14. Mitthrawnuruodo Moderator emeritus

    Mitthrawnuruodo

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    #14
    Way too much... :D

    But seriously, this isn't just Norway. The whole of EU will get similar legislation thanks to EU's new Infosoc directive... :(

    Nice comparison (from a Norwegian forum): What's next? That when you buy a Coke you're not allowed to pour the content over in a glass? :D
     
  15. Poff macrumors 65816

    Poff

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    #15
    One of the political parties youth group actually demonstrated against the law today..

    [​IMG]


    As others have pointed out, this will be the fact for all of EU. Hopefully copyprotected "CD"s will go away because of this, and after all they are, according to phillips who own the brand "CD", not CDs. So the law really doesn't do anything.

    I wish norwegian politicians were braver, tho.. not bowing to USA and EU in these matters.
     
  16. PlaceofDis macrumors Core

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    Jan 6, 2004
    #16
    i too wonder what long term effects that this might have, if the whole EU has this law then there might be some major repercussions, although enforcing such a law will be virtually impossible, and not worth the time or effort....i suppose only time will tell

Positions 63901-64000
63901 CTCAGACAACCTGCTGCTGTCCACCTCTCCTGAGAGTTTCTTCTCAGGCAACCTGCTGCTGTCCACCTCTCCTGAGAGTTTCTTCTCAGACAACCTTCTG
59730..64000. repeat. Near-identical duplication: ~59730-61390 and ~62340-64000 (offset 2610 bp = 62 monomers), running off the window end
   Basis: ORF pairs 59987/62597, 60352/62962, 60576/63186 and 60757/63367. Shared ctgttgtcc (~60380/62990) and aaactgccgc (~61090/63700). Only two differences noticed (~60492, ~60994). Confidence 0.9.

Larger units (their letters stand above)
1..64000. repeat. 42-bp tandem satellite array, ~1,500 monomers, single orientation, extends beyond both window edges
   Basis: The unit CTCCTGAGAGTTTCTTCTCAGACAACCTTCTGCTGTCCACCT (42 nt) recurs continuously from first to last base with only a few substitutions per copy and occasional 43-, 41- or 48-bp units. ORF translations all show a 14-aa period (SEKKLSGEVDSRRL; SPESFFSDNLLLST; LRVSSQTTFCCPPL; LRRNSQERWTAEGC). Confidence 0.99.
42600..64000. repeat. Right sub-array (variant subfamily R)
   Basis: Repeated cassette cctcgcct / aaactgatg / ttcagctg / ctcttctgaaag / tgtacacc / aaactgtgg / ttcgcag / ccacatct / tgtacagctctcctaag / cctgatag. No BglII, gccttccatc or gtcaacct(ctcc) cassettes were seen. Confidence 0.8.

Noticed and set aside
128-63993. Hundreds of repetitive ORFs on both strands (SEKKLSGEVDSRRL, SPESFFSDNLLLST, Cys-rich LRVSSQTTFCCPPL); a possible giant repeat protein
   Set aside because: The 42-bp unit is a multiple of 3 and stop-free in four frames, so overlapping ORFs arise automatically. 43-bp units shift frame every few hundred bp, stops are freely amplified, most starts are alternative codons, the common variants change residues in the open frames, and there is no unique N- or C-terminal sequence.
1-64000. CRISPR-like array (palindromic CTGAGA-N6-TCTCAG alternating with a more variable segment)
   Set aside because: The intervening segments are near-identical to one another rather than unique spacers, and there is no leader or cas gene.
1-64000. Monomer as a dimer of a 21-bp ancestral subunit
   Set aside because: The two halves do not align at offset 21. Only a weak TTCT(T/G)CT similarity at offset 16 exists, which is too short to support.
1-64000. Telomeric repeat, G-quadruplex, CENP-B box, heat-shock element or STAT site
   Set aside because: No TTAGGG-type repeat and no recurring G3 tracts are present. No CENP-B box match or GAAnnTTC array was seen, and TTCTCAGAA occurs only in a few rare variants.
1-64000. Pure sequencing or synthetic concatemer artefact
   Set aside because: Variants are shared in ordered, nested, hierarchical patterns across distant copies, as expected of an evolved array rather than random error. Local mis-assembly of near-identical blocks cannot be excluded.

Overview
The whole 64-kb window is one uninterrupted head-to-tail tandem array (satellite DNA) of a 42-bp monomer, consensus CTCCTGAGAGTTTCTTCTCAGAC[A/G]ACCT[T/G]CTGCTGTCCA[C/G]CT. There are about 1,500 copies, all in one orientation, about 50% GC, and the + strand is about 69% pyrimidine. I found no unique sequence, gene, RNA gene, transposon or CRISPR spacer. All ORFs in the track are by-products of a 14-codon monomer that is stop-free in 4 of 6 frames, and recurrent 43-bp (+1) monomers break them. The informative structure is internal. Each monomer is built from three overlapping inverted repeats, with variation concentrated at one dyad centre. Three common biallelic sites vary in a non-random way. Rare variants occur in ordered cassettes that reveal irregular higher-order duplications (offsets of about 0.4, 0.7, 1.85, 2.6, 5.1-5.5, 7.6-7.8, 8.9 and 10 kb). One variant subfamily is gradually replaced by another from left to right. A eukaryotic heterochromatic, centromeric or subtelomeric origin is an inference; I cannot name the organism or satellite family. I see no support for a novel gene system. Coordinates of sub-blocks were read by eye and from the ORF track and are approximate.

17. Flyingpig macrumors newbie

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    Jan 2, 2005
    #17
    By the way, here in Australia, the Ipod or all others MP3 players as well, are illegales.
    Lucky they never enforce the law.
     
  18. virividox macrumors 601

    virividox

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    #18
    thats not gonna happen!! even if it gets passed noone will follow it haha waste of time
     
  19. Diatribe thread starter macrumors 601

    Diatribe

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    #19
    Geez, this is a EU directive? And I though it was your government acting all crazy. Oh well I guess this leaves us hopefully with 2 years rest since our politicians debate a little before passing a law :D
    But still, some things the EU passes are just silly, like the standard length of a banana :eek:
     
  20. Poff macrumors 65816

    Poff

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    #20
    ..not to mention the maximum curve of a cucumber..
     
  21. redAPPLE macrumors 68030

    redAPPLE

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    #21
    yeah, if the standard length has not been reached, it is then considered a "banana mini".

    comes btw in 2 colors. green and yellow.
     
  22. gekko513 macrumors 603

    gekko513

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    #22
    It's more like bowing to the big music labels.

    A bit offtopic ... does anyone know if it is possible for artists to sell their music directly on iTunes without going through any labels? If so, do they get the same share of the 99 cents as the labels do?